IAFF Sues NFPA Over Standard Mandating PFAS in PPE

The International Association of Firefighters has filed suit against the National Fire Protection Association claiming that portions of NFPA 1971 wrongfully impose requirements on structure fire turnout gear that, in essence, mandate the use of cancer-causing PFAS. The three-count complaint alleges civil conspiracy, violation of Massachusetts’ unfair and deceptive trade practices act, and negligence.

The suit was filed in Massachusetts state court, Norfolk County Superior Court, on purely state law grounds (no federal allegations). The factual allegations are complicated, and go back to the 2007 edition of NFPA 1971, Standard on Protective Ensembles for Structural Fire Fighting and Proximity Fire Fighting. In that edition, Section 8.62 added a new requirement that moisture barriers must pass an “ultraviolet (UV) light degradation test”. As explained in the complaint:

  • Section No. 8.62, first implemented in the 2007 edition of NFPA 1971, imposes criteria which effectively require the use of per- and polyfluoroalkyl substances (“PFAS”), including but not limited to polytetrafluoroethylene, or “PTFE,” in fire fighters’ bunker gear.
  • Section No. 8.62 currently necessitates the use of PFAS in the middle moisture barrier layer of fire fighters’ bunker gear ostensibly in order to satisfy the ultraviolet (UV) light degradation test. However, the time of exposure to xenon-sourced UV light in Section No. 8.62 was deliberately chosen: a shorter exposure time would allow numerous other materials to pass, but a longer exposure time would allow no materials to pass. The set 40 hours is the threshold where only PFAS passes.
  • UV light degradation is not a testing requirement for the outer shell of the ensemble, which is the only layer exposed to UV light during the course of the product’s normal use.
  • NFPA 1971 Section No. 8.62 is a UV light degradation test methodology for moisture barriers, the middle of three layers in fire fighters’ bunker gear, which is sandwiched between the middle liner and outer shell.
  • Section No. 8.62 is an arbitrary and unreasonable standard that requires bunker gear’s middle moisture barrier layer, which is not exposed to light, to undergo UV light degradation testing, while not requiring such testing for the outer shells.
  • PFAS have been associated with multiple and serious adverse health effects in humans including cancer, tumors, liver damage, immune system and endocrine disorders, high cholesterol, thyroid disease, ulcerative colitis, birth defects, decreased fertility, and pregnancy induced hypertension.
  • PFAS have also been found to concentrate in human blood, bones and organs and, more recently, to reduce the effectiveness of vaccines, a significant concern in light of COVID-19 and the occupational risk thereof for the members of the IAFF.
  • Section 8.62’s criteria necessitates the use of PTFE, a fluoropolymer and type of PFAS, known to degrade into toxic, carcinogenic compounds in the moisture barriers for fire fighters’ bunker gear, and by specifically hindering and impeding the development and use by fire fighters of PFAS-free bunker gear.

Section 8.62 was originally added in an effort to reduce the premature failure of moisture barriers. According to the complaint, it was premised on a masters level thesis written by a student at University of Kentucky. The IAFF questions the reliability of that research, stating “Section No. 8.62’s UV light test was initially implemented in NFPA 1971 without adequate scientific justification, and that the ongoing use of that test is unwarranted.”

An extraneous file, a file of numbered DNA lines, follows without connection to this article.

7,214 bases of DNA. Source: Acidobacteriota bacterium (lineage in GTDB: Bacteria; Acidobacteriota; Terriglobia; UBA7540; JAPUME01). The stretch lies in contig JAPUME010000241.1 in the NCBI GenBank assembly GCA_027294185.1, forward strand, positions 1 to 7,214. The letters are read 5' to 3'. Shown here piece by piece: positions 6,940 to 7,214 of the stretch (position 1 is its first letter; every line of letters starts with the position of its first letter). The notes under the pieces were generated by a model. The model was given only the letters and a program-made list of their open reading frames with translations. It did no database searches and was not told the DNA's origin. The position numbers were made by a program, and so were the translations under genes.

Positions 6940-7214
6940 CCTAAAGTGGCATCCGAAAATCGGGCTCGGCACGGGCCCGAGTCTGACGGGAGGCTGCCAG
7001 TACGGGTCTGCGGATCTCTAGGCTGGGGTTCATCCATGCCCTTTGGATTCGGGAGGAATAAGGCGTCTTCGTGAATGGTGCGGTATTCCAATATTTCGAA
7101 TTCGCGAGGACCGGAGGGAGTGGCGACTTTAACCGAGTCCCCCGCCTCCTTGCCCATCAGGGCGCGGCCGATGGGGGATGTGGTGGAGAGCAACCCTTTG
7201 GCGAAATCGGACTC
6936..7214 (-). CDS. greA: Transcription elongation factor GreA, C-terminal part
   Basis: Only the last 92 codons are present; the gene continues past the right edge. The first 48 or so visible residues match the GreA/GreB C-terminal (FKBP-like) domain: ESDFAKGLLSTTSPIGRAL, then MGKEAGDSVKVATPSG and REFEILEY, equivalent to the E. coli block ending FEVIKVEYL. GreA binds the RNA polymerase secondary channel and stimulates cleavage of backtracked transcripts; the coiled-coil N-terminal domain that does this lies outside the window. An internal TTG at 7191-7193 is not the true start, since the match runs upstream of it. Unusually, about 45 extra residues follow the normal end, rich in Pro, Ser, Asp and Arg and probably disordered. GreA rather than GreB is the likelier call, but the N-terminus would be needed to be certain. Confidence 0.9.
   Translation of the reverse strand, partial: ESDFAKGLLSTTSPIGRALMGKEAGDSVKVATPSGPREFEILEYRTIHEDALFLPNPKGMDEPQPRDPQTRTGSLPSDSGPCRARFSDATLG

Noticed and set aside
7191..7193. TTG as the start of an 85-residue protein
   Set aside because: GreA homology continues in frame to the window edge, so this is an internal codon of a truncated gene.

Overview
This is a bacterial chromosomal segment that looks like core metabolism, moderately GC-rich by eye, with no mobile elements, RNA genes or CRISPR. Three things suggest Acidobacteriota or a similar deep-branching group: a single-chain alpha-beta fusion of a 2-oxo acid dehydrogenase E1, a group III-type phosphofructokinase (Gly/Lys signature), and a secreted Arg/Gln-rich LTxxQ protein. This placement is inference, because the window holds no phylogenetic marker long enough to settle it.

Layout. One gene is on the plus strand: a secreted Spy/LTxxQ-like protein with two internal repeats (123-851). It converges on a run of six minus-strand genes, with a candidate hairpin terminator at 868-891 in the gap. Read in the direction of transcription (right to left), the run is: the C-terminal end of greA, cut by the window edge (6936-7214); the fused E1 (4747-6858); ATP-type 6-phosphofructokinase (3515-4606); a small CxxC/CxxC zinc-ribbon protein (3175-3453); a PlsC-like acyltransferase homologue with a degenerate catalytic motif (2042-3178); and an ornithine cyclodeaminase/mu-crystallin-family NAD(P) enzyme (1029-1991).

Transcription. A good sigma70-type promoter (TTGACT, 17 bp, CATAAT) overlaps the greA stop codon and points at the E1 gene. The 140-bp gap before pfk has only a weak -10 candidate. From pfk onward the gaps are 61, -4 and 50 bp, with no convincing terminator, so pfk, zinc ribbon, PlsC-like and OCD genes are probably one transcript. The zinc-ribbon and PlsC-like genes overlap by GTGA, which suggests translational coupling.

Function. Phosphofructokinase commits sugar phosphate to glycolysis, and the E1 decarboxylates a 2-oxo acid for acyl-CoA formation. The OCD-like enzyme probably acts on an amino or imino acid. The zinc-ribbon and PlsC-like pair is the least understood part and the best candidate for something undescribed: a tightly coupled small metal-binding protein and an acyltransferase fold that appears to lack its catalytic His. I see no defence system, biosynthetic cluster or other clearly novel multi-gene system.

In 2021, the IAFF submitted a request to the NFPA to delete the UV light degradation test through the issuance of a tentative interim amendment (TIA). This step would have allowed PPE manufacturers to being using non-PFAS containing moisture barriers in new turnout gear. However, according to the complaint, both the technical committee responsible for NFPA 1971 and its correlating committee, denied the TIA. Quoting from the complaint:

  • On August 12, 2021, NFPA’s Technical Committee and its Correlating Committee on Fire and Emergency Services Protective Clothing and Equipment (“Correlating Committee”) both rejected TIA 1594.
  • Significantly, the most vocal opponent of TIA 1594 on the Technical Committee was Karen Lehtonen, Lion’s VP of Innovation and Management.
  • NFPA’s Correlating Committee rejected TIA 1594 both on (1) the issue of correlation (i.e. conflict) with other NFPA standards, and (2) on the emergency nature of the amendment. Eight members of the NFPA’s Correlating Committee are also Technical Committee members, including Karen Lehtonen.
  • Just as she was with the Technical Committee, Ms. Lehtonen was the most vocal opponent of TIA 1594 on NFPA’s Correlating Committee.

The IAFF is seeking an injunction against the NFPA from “maintaining or enforcing” Section 8.62 of NFPA 1971, as well as damages, costs and attorneys fees.

Here is a copy of the complaint:

UPDATED: April 2, 2023: Here is the NFPA response to the lawsuit.

About Curt Varone

Curt Varone has over 45 years of fire service experience and 35 as a practicing attorney licensed in both Rhode Island and Maine. His background includes 29 years as a career firefighter in Providence (retiring as a Deputy Assistant Chief), as well as volunteer and paid on call experience. He is the author of two books: Legal Considerations for Fire and Emergency Services, (2006, 2nd ed. 2011, 3rd ed. 2014, 4th ed. 2022) and Fire Officer's Legal Handbook (2007), and is a contributing editor for Firehouse Magazine writing the Fire Law column.

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